CALGARY – An Amazing Race took him all around the world. An Extreme Cowboy Race now awaits Jet McCoy in Calgary.
McCoy and his brother Cord became the toast of reality television viewers this spring with their honesty, integrity, and Western courtesy during their runner-up finish on the 16th season of CBS’s The Amazing Race. Last month, they were named co-marshals of the 2010 Calgary Stampede parade, which kicks off the morning of Friday, July 9 — marking the sixth time the Stampede has saluted a working cowboy as parade marshal.
Jet McCoy’s involvement with The Greatest Outdoor Show on Earth won’t end there, however. The horse trainer and professional saddle bronc rider from Ada, Okla., will also saddle up as a guest host for the inaugural Calgary Stampede Cowboy Up Challenge, the first Extreme Cowboy Race on Canadian soil, which takes over the Pengrowth Saddledome from Saturday, July 10 through Monday, July 12.
“I’m definitely excited. Hopefully they’ll find a horse for me that can handle all the obstacles,” laughs the 30-year-old McCoy, “because I sure don’t want to do it all on foot.”
Extreme Cowboy Racing, sanctioned by the Extreme Cowboy Association (EXCA) of Bluff Dale, Texas, was the brainchild of Craig Cameron, known as the “cowboy’s clinician,” and originated as a TV program on Rural Free Delivery-TV (RFD-TV) in the U.S. The sport is currently surging in popularity; in 2009, its first official season of competition, EXCA staged 70 events in 22 American states, from Hawaii across to Maine, and EXCA’s first world championship, held in Topeka, Kansas, in mid-December, drew competitors from coast to coast. More than 100 events are on the docket this season.
Calgary Stampede officials were keen to catch the wave, adding the Cowboy Up Challenge to the Stampede’s slate of Western equine events for 2010.
A timed and judged event, Extreme Cowboy Racing demands both horsemanship and speed, and challenges both horse and rider with an obstacle course that may include such challenges as moguls, bridges, log crossings, tunnels, cowboy curtains, roll backs, and water crossings, among others.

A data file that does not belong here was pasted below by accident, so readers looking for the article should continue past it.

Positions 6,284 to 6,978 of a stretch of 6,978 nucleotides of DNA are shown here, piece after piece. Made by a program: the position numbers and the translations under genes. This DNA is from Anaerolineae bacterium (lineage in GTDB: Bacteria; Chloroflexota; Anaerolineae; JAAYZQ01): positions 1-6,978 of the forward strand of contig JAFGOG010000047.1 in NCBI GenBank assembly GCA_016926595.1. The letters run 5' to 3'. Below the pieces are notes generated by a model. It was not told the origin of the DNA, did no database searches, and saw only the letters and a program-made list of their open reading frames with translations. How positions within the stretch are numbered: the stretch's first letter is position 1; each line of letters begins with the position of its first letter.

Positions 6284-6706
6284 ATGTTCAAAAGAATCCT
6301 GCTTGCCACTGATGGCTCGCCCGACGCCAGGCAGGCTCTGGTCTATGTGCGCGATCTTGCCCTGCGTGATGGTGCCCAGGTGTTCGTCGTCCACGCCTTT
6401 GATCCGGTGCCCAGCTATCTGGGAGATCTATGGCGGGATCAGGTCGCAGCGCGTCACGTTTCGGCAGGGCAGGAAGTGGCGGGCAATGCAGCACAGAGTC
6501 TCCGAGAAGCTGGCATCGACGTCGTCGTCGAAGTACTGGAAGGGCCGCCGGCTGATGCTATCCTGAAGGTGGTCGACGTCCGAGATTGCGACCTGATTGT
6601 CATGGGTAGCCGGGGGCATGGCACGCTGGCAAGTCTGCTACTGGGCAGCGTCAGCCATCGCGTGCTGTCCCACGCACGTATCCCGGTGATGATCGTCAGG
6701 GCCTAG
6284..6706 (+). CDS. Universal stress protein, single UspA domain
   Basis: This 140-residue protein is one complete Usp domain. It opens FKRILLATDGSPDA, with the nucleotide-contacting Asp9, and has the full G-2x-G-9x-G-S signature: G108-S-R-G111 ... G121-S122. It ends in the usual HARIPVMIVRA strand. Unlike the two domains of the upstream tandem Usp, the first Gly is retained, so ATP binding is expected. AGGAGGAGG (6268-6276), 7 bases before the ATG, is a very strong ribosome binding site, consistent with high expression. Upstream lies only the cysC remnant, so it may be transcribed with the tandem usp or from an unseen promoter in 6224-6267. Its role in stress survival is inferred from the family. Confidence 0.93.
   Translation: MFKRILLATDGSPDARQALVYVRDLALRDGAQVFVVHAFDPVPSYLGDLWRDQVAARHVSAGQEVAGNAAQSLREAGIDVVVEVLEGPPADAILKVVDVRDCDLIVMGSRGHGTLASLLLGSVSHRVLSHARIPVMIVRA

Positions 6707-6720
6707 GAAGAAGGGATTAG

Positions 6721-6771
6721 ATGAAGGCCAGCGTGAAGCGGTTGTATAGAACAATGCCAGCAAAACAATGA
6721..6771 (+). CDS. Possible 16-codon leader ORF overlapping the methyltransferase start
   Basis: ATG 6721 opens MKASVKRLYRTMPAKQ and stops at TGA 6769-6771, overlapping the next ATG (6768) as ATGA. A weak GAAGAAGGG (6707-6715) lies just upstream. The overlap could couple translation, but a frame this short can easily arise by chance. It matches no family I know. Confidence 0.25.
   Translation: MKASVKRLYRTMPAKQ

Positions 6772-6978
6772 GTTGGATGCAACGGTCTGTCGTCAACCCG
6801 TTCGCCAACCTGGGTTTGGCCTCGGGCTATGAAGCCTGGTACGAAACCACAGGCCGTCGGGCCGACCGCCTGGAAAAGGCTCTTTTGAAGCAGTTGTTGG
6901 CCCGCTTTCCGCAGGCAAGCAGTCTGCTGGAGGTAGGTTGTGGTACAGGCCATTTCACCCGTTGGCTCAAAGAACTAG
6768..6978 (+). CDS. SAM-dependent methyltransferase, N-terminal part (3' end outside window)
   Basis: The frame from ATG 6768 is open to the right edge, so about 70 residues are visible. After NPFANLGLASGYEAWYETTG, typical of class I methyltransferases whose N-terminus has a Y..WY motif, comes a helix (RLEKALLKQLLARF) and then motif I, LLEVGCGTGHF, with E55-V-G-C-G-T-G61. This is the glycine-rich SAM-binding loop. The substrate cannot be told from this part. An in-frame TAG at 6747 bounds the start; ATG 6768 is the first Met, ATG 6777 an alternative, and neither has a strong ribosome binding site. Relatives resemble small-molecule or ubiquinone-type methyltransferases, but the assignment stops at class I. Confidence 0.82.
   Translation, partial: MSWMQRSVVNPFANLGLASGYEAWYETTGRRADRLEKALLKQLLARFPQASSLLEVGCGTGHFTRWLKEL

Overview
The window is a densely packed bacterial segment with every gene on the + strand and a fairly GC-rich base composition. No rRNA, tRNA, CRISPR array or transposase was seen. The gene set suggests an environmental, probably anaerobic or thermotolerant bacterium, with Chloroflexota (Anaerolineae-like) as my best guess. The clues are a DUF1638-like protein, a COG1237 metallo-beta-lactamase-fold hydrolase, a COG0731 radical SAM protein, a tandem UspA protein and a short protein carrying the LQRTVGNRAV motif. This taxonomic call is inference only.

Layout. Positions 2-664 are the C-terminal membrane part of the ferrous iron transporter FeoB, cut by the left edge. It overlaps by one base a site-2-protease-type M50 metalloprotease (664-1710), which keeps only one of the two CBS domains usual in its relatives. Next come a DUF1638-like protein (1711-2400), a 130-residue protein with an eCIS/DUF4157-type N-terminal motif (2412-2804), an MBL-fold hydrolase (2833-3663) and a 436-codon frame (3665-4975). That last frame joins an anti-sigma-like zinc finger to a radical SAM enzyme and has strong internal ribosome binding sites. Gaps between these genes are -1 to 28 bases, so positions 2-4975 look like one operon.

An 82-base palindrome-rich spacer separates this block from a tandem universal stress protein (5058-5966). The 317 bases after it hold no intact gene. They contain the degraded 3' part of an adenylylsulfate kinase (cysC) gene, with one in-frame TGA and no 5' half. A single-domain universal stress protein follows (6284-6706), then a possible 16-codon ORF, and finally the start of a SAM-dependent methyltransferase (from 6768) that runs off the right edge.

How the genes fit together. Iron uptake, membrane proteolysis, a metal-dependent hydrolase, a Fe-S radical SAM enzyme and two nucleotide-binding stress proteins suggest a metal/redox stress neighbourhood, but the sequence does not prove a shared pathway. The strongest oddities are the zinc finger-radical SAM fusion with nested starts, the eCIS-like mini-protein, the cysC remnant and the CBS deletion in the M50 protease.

Jet McCoy won’t be a full-fledged competitor in the Cowboy Up Challenge, but he will be working with Cameron at the start of each performance, giving Saddledome spectators an “extreme” tutorial. Both McCoy, on horseback, and Cameron will be equipped with microphones as Cameron talks McCoy through some of the obstacles involved in the race. A two-time International Professional Rodeo Association (IPRA) champion and trainer of reining horses, McCoy hasn’t yet tried his hand at Extreme Cowboy Racing — but like millions of Americans, he finds it intriguing.
“It’s something everybody can get involved in, regardless of their experience level,” says McCoy. “That’s one of Extreme Cowboy Racing’s biggest draws — it’s so accessible.”
In Extreme Cowboy Racing, judges award points for each obstacle, on a scale of one to 10, based on criteria such as horsemanship, cadence, control, and overall execution. Horse-and-rider teams are required to complete each obstacle within a predetermined time period to collect points.
The Cowboy Up Challenge’s first go-round starts on Saturday, July 10 at 3 p.m. The second go-round kicks off on Sunday, July 11 at 3 p.m., and the championship final gets underway on Monday, July 12 at 3 p.m. While EXCA’s sanctioned events in the U.S. feature Pro and Non-Pro riders, the Cowboy Up Challenge will field a maximum of 20 horse-and-rider teams going head to head, with no divisions based on gender or ability.
Ordinarily, Extreme Cowboy Race competitors would qualify for the sport’s world championship by collecting regional points. But EXCA has sweetened the Stampede pot considerably by giving the Cowboy Up Challenge champion a free pass directly to the 2010 worlds — drawing the elite of the sport, such as Robin Bond of Vista, Calif., Sally Addington of Polk, Penn., and Bill Cameron of Rosamond, Calif., to the Stampede City as a result.
Jet’s brother Cord, 29, will also be getting down and dirty at the 2010 Calgary Stampede. Cord is a professional bull rider who’s qualified to take part in this year’s Stampede rodeo and compete for a $100,000 pay day on July 18, otherwise known as Showdown Sunday.